Science and Sociability in 1700s England
April 22, 2017 - June 10, 2018
Queen Anne Room and Georgian Room, G326 and 327
In 1700s England, the home was a place where genteel men and women studied and conversed about natural history; only later did science move exclusively to the laboratory, where it became a predominantly male profession. This temporary exhibition presents Mia’s British rooms as places for the pursuit of science. Women often engaged with scientific discoveries and cultivated observational skills through embroidery and drawing—common pursuits for women of leisure. The c. 1730 Queen Anne Room will feature works on paper and textiles made by women. The adjoining c. 1740 Georgian Drawing Room will be arranged for a “scientific party” where curious men and women socialized amidst telescopes, microscopes, an electrostatic generator—an experimental instrument that generated an electric charge—and, of course, tea.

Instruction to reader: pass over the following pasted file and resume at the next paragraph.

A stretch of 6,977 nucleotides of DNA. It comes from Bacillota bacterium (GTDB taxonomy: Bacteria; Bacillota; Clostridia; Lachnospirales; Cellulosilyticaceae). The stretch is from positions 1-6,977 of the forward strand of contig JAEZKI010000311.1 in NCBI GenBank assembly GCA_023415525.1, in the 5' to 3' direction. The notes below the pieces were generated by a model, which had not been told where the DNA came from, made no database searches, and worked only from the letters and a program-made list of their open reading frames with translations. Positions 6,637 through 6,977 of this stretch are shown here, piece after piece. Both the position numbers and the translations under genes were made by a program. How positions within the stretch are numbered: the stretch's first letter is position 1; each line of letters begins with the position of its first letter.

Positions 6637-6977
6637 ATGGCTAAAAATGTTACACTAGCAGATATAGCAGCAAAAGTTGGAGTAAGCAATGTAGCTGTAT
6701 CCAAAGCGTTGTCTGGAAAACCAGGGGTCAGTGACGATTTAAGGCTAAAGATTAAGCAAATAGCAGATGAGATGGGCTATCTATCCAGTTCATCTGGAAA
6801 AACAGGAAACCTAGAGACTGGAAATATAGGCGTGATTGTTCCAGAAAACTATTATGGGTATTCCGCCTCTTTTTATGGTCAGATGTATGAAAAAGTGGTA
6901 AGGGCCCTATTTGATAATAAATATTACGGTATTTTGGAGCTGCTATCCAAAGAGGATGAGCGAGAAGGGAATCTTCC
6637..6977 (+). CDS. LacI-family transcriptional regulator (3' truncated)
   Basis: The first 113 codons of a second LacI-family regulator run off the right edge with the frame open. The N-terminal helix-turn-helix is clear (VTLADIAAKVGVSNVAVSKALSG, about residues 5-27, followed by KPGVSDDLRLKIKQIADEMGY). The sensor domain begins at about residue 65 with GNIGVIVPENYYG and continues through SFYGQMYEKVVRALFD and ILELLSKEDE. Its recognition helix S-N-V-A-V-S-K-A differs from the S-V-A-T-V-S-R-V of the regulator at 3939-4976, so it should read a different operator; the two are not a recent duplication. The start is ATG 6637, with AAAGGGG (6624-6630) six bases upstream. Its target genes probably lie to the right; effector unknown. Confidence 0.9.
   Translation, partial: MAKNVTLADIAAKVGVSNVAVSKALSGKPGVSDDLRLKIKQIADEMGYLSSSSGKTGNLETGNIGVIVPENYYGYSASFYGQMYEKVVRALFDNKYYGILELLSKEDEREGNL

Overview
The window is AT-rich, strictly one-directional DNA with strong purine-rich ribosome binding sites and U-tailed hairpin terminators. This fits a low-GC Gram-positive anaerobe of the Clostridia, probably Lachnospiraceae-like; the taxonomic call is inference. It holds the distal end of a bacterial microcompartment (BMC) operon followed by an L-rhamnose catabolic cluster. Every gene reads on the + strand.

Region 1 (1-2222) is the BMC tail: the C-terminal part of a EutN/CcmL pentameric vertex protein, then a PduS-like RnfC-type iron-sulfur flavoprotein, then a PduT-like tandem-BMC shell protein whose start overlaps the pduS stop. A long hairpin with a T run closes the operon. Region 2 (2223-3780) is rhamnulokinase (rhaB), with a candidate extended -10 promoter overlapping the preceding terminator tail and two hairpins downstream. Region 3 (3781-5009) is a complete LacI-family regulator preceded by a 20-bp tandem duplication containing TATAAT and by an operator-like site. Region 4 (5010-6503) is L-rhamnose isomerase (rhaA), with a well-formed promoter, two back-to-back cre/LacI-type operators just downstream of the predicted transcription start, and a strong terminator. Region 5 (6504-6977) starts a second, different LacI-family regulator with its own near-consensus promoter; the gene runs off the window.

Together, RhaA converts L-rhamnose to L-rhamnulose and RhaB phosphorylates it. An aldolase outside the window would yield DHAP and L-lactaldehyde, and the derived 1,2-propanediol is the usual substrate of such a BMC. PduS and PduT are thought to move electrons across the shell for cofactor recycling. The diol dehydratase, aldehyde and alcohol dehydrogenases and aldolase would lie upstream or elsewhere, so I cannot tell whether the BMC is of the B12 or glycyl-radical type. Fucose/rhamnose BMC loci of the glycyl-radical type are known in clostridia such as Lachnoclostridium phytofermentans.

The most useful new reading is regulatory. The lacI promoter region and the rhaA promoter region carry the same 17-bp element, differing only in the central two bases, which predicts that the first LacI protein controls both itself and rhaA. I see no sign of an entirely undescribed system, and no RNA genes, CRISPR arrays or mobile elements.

This project is part of Living Rooms, an initiative to present Mia’s historic interiors and decorative arts collections in new ways.
Generous support provided by the National Endowment for the Arts and donors at the 2014 Mia Gala.
Additional support provided by The Chipstone Foundation.